simulate this circuit – Schematic created using CircuitLab

I'm trying to build a circuit with 2x NiMH batteries as power source that can output up to 2A when tact switch at mosfet gate is closed, and will stop at battery voltage is at or below 2.0V (to protect batteries from over discharging.)

To achieve this, I'm using a MOSFET with minimum Vgs of 2.0V.

The problem is, I can't find a way to do voltage protection and tact switch protection at the same time.
If I want to prevent my tact switch from burning, I'll have to limit the current passing through by adding resistors. But doing this is of course impractical as it will make gate voltage too low to operate and work as over discharge protection....

I'm really curious if what I'm doing is actually feasible. I have no electrical engineering background so I have very limited knowledge on ways and parts to achieve desired function.

I do did some research and find some circuit called Soft Latching Power Switch, which uses single tact switch to control high current circuit.
It is very close to what I want to do, but I have no idea how to tweak the circuit to realize my thoughts...

  • 2
    \$\begingroup\$ "tact" means what? Where's your circuit? \$\endgroup\$
    – Andy aka
    Commented Jan 20, 2019 at 14:59
  • 1
    \$\begingroup\$ @Andyaka Sorry if I misused any terms or words, I'm not a native English speaker.... Is "tactile switch" more precise? I'm talking about those tiny SMD type button switches. I'll try to draw the circuit and will post here when I'm finished! \$\endgroup\$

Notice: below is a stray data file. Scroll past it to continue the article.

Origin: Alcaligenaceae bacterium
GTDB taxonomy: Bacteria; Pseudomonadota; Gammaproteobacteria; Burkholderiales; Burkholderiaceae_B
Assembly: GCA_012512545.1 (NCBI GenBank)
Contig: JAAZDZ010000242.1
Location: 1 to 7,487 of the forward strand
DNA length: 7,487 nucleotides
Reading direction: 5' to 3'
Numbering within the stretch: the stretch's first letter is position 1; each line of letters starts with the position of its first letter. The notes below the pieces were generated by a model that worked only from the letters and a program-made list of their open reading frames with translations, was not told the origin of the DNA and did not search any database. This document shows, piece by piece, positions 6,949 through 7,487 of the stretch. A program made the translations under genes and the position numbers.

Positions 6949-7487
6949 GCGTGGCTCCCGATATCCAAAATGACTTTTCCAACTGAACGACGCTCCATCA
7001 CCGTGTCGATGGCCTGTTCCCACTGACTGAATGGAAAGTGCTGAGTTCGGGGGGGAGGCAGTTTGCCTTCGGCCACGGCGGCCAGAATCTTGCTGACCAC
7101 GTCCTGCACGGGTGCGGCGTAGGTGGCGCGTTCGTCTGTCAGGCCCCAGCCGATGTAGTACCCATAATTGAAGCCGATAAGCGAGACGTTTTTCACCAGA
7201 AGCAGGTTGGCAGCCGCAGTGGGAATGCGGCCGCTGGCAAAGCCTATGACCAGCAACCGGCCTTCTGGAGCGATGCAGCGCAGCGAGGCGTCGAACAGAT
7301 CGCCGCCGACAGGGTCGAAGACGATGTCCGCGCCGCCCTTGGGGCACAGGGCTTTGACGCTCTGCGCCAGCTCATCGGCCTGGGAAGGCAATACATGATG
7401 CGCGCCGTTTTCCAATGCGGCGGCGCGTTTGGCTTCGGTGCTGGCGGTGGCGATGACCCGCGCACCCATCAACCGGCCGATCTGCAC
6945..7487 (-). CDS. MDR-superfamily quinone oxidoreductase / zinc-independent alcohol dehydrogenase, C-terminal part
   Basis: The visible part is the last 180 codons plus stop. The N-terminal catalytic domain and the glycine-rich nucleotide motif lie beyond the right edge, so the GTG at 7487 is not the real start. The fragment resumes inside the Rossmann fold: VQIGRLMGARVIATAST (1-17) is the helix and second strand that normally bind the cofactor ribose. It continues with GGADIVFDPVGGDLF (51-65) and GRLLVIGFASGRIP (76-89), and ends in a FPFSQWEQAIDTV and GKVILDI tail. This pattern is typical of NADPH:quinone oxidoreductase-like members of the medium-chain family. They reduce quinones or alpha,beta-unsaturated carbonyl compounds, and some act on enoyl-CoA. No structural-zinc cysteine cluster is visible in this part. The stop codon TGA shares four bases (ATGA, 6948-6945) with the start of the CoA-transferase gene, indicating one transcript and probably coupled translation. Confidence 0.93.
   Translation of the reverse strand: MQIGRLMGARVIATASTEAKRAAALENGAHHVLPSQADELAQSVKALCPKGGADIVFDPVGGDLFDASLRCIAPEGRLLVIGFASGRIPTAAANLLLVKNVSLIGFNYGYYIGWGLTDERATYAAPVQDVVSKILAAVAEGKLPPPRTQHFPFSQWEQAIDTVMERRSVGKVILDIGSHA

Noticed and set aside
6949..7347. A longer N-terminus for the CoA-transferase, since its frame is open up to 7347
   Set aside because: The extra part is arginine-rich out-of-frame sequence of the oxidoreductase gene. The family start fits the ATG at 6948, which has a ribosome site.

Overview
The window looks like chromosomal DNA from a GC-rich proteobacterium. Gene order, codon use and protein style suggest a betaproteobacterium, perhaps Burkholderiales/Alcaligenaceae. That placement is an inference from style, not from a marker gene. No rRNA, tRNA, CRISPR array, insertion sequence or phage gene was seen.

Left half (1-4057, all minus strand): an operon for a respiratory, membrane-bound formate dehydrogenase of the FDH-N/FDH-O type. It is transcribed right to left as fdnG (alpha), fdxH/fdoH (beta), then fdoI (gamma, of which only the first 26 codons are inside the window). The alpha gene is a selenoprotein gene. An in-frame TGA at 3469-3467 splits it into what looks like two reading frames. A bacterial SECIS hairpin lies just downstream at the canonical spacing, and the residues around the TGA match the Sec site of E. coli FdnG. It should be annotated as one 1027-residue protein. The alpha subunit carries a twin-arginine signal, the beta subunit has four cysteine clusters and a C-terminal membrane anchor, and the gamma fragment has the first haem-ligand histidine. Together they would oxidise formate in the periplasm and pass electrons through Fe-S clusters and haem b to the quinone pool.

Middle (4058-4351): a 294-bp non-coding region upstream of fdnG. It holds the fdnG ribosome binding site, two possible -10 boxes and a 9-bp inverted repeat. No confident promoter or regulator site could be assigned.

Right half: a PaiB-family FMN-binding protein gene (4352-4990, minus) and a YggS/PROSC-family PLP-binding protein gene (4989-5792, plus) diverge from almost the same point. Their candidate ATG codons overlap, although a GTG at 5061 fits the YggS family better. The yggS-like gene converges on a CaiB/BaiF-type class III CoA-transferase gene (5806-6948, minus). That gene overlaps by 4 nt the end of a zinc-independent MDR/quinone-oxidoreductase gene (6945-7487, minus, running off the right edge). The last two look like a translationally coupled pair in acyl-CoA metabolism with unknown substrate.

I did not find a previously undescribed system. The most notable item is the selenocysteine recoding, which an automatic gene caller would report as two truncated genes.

– Jimmy.D
    Commented Jan 20, 2019 at 16:17
  • 1
    \$\begingroup\$ Please draw a schematic. There is a built-in tool here if you press edit and then on the schematic symbol. \$\endgroup\$
    – winny
    Commented Jan 21, 2019 at 15:56
  • \$\begingroup\$ Added original schematic in my mind as requested. Nothing special really, but I hope it would help! \$\endgroup\$
    – Jimmy.D
    Commented Jan 21, 2019 at 16:23
  • \$\begingroup\$ It sure did! @Jimmy.D \$\endgroup\$
    – winny
    Commented Jan 21, 2019 at 16:34

2 Answers 2


The main feature of the MOSFET is very high Gate impedance, which basically means the gate-channel "connection" works like a capacitor. The only time when any significant current flows in the Gate circuit is when the Gate is loading its charge when its connected(happens very fast). You could basically connect the switch between the battery positive terminal and the Gate, (and the positive terminal to drain and 0 to source) and it Will work without burning your switch, but a single resistor in series will limit the initial loading current. This way the current Will flow from drain to source when the battery voltage is over the threshold. Just remember to use some load and not connect the battery directly to the drain and source with the switch closed.

  • \$\begingroup\$ Clear and informative answer! I'll definitely try it when I get the chance \$\endgroup\$
    – Jimmy.D
    Commented Jan 21, 2019 at 16:27

These FET's have too high a threshold voltage from 2 to 4V.

You must use a FET with a Vt or Vgs(th)~ < 1/2 of your batteries lowest voltage of <2V

Thus search for low RdsOn < 1% of load with \$V_{gs(th)} << 1V\$ such as 0.7 to 0.9V

Then you may have to learn to solder SMD chips which are preferred in this range.

Then add gate resistor to source (0V) of any high value (<1Meg) to ensure off when the switch is open.

This will not latch, so you need a low voltage logic chip to make a set/reset latch or a toggle flipflop. (search this site for clues)


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